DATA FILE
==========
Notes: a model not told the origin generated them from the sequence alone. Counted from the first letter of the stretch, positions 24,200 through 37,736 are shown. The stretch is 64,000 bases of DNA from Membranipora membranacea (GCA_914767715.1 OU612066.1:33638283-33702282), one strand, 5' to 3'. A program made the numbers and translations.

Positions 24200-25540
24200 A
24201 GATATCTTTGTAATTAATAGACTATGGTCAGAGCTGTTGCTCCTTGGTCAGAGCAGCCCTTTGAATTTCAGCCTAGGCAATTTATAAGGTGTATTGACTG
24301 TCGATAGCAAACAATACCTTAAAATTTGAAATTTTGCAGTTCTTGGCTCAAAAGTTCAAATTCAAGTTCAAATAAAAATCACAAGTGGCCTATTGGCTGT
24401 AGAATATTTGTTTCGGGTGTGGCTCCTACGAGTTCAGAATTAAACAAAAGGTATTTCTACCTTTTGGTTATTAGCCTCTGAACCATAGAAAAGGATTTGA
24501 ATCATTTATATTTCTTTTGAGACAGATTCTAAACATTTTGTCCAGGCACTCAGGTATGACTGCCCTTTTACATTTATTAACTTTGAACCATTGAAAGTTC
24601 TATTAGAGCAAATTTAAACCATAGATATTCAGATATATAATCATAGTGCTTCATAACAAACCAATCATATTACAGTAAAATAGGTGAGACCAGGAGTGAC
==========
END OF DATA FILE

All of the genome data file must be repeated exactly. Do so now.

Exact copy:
Notes: a model not told the origin generated them from the sequence alone. Counted from the first letter of the stretch, positions 24,200 through 37,736 are shown. The stretch is 64,000 bases of DNA from Membranipora membranacea (GCA_914767715.1 OU612066.1:33638283-33702282), one strand, 5' to 3'. A program made the numbers and translations.

Positions 24200-25540
24200 A
24201 GATATCTTTGTAATTAATAGACTATGGTCAGAGCTGTTGCTCCTTGGTCAGAGCAGCCCTTTGAATTTCAGCCTAGGCAATTTATAAGGTGTATTGACTG
24301 TCGATAGCAAACAATACCTTAAAATTTGAAATTTTGCAGTTCTTGGCTCAAAAGTTCAAATTCAAGTTCAAATAAAAATCACAAGTGGCCTATTGGCTGT
24401 AGAATATTTGTTTCGGGTGTGGCTCCTACGAGTTCAGAATTAAACAAAAGGTATTTCTACCTTTTGGTTATTAGCCTCTGAACCATAGAAAAGGATTTGA
24501 ATCATTTATATTTCTTTTGAGACAGATTCTAAACATTTTGTCCAGGCACTCAGGTATGACTGCCCTTTTACATTTATTAACTTTGAACCATTGAAAGTTC
24601 TATTAGAGCAAATTTAAACCATAGATATTCAGATATATAATCATAGTGCTTCATAACAAACCAATCATATTACAGTAAAATAGGTGAGACCAGGAGTGAC